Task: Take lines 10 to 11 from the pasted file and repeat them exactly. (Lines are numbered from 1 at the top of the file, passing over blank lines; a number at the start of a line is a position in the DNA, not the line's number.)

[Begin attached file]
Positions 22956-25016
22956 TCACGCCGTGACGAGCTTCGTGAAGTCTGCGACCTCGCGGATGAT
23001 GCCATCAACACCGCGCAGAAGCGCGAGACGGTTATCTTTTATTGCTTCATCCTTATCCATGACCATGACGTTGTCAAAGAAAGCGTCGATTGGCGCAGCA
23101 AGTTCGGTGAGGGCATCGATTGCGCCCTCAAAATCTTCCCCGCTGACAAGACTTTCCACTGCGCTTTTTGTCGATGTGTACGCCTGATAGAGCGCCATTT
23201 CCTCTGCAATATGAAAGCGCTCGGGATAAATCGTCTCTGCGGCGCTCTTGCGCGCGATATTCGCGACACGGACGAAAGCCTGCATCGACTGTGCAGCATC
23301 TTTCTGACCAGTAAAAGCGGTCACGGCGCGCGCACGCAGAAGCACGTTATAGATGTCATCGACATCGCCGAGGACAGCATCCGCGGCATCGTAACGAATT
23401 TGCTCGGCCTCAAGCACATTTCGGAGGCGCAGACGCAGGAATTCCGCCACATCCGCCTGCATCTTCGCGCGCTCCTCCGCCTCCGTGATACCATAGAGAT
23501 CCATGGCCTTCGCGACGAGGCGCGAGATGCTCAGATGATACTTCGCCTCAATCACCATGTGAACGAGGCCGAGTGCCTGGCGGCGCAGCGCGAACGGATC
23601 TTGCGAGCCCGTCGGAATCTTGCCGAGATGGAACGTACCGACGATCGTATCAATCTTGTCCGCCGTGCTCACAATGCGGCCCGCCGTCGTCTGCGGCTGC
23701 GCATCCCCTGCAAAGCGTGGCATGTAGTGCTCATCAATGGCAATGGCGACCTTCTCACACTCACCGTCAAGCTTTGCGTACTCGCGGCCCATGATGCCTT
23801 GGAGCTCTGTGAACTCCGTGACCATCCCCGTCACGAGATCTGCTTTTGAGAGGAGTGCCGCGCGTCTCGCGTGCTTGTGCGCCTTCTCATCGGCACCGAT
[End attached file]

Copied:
23701 GCATCCCCTGCAAAGCGTGGCATGTAGTGCTCATCAATGGCAATGGCGACCTTCTCACACTCACCGTCAAGCTTTGCGTACTCGCGGCCCATGATGCCTT
23801 GGAGCTCTGTGAACTCCGTGACCATCCCCGTCACGAGATCTGCTTTTGAGAGGAGTGCCGCGCGTCTCGCGTGCTTGTGCGCCTTCTCATCGGCACCGAT